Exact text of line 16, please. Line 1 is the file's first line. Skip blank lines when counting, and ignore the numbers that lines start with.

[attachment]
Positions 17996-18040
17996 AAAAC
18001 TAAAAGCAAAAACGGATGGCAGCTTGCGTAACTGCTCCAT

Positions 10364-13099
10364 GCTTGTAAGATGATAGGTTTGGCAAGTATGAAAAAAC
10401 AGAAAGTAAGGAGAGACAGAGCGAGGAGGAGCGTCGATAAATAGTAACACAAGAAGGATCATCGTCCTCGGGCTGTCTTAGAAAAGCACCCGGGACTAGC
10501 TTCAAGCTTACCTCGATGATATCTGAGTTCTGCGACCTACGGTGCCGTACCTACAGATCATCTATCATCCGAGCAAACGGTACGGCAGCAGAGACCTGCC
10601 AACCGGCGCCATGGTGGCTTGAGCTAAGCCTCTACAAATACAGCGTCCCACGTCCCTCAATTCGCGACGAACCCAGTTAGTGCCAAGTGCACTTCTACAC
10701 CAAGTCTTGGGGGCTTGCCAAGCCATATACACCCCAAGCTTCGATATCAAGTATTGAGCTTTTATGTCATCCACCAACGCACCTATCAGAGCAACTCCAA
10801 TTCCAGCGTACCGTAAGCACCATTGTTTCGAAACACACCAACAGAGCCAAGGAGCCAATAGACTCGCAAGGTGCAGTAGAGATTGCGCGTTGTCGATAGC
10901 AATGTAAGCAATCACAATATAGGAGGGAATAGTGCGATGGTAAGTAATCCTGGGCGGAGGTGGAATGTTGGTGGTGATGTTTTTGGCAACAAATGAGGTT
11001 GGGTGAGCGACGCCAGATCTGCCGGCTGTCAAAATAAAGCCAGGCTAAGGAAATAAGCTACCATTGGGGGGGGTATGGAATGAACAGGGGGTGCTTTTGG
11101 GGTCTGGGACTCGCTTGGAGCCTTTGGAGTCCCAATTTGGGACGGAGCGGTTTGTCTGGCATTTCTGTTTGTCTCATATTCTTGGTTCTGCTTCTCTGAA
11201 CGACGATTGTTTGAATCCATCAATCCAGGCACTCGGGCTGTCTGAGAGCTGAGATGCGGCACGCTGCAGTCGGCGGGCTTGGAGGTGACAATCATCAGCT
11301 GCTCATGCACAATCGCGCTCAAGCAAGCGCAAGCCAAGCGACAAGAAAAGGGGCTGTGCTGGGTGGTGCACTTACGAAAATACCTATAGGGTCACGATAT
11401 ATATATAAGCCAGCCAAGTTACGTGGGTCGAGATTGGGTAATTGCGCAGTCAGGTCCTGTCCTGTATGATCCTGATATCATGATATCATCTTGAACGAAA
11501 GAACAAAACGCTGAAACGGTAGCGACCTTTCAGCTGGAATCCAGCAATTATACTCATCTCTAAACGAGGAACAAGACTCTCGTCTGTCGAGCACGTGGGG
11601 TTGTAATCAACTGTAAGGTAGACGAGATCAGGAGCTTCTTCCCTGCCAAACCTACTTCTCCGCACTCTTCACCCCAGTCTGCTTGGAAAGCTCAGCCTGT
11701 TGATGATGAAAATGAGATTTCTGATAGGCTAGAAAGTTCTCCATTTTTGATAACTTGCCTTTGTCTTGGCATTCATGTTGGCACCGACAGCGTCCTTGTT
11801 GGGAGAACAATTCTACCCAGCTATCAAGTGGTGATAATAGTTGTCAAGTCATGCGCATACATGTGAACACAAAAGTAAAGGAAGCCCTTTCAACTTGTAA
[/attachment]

11401 ATATATAAGCCAGCCAAGTTACGTGGGTCGAGATTGGGTAATTGCGCAGTCAGGTCCTGTCCTGTATGATCCTGATATCATGATATCATCTTGAACGAAA